He shows me around 30 minutes of edited material, all of it very promising. It?s already clear that this film, whatever it?s eventually called, will mark a return to the cool expressionism of Sonatine after the detours into comedy in Getting Any? And stylised social realism in Kids Return.

25 July Back in Tokyo to finalise programme selections for the Vancouver and London Film Festivals. "Kitano Volume 7" is now known as Hana-Bi and it?s top of my list of must-see films. Hanabi is Japanese for "fireworks"; by printing it in the Roman alphabet and dividing it with a hyphen, Kitano separates it into its constituent parts hana (flower) and bi (fire). This implies a dichotomy which turns out to run through the film. Flowers are a prominent visual motif, not only connoting the natural world but also representing mysterious keys to hidden reaches of the mind. Fire is less present visually, but obviously connotes the current of suppressed rage and hatred which occasionally erupts in spasms of intense violence. Fireworks as such put in one brief appearance in the story, echoed in one of the paintings which appear throughout; they are seen as poignant reminders of the transient joys of family togetherness, already lost in the past.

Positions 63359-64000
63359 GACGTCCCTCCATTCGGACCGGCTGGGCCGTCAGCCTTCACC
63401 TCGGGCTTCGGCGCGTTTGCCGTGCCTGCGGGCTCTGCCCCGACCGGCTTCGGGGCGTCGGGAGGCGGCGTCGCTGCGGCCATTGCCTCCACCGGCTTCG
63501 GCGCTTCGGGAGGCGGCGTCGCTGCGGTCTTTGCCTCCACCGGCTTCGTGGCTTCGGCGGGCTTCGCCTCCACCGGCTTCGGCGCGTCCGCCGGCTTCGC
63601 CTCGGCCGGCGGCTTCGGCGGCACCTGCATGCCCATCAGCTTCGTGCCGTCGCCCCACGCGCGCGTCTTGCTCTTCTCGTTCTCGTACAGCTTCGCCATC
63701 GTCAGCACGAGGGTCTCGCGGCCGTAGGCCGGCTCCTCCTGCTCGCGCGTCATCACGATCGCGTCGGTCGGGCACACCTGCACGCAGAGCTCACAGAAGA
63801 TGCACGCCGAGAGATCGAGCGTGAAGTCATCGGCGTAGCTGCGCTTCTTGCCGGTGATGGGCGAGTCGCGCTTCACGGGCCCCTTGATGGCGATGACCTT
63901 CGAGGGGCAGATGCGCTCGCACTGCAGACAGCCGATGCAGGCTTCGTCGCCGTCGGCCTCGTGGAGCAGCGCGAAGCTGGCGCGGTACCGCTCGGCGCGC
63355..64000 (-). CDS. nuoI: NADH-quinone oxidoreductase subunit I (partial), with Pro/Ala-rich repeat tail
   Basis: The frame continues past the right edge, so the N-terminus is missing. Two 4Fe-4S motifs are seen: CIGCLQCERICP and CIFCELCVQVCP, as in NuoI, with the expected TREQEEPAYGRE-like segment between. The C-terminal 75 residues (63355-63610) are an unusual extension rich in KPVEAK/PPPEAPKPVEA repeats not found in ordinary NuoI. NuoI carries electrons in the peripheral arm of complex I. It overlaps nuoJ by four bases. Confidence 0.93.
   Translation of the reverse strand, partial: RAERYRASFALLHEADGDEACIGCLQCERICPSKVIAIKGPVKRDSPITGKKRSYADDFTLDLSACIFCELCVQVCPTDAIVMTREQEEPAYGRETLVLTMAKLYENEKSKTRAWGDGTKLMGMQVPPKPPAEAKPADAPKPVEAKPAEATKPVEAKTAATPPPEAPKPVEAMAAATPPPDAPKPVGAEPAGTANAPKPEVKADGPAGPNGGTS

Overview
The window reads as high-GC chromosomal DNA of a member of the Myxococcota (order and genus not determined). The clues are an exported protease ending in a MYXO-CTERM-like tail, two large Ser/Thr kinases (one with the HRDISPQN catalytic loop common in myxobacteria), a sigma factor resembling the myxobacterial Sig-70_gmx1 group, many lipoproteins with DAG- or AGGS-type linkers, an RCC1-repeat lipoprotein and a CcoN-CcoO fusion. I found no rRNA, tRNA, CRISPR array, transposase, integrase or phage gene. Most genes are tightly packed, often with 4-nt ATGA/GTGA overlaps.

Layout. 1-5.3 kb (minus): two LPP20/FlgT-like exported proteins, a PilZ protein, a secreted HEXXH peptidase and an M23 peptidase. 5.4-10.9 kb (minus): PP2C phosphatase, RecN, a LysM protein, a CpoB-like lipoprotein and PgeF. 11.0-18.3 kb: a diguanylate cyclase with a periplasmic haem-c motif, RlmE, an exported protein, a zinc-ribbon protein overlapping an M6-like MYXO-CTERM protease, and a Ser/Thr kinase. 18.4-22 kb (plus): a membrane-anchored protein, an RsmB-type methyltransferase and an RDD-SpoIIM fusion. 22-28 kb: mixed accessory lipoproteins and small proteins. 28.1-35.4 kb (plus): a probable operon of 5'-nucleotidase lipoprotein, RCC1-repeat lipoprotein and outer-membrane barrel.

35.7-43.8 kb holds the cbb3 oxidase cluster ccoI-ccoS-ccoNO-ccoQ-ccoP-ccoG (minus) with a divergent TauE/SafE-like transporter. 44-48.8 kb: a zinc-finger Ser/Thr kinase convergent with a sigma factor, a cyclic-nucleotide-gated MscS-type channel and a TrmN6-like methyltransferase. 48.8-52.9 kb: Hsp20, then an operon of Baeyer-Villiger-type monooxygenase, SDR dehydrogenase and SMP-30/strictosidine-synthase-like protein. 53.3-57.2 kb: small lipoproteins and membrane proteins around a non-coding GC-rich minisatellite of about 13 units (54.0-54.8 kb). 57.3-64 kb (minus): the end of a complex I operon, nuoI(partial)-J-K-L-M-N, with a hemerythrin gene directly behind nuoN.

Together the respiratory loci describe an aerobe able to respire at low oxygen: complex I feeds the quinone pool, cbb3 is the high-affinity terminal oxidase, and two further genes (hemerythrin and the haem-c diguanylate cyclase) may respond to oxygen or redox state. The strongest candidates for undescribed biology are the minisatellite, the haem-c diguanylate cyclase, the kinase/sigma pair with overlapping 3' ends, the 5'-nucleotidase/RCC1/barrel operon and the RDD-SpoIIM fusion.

The story-structure is a-chronological. We discover only gradually how the shooting incident in Azalea Mall changes Detective Nishi?s life, obliging him to resign from the police and to rethink his own life and all of his social and moral commitments. In fact the entire film is a process of discovery. There are no orthodox establishing scenes, and Kitano penchant for marginal but revealing episodes and narrative ellipses forces us to work to put pieces together for ourselves. This is true both for the storyline itself (it?s some way into the film, for instance, that we know for sure that Nishi?s wife Miyuki has a terminal illness, and that they have recently lost a young daughter) and for the non-narrative elements (such as the oblique, symbiotic relationship between the crippled Horibe?s paintings and Nishi?s life, constructed entirely through montage).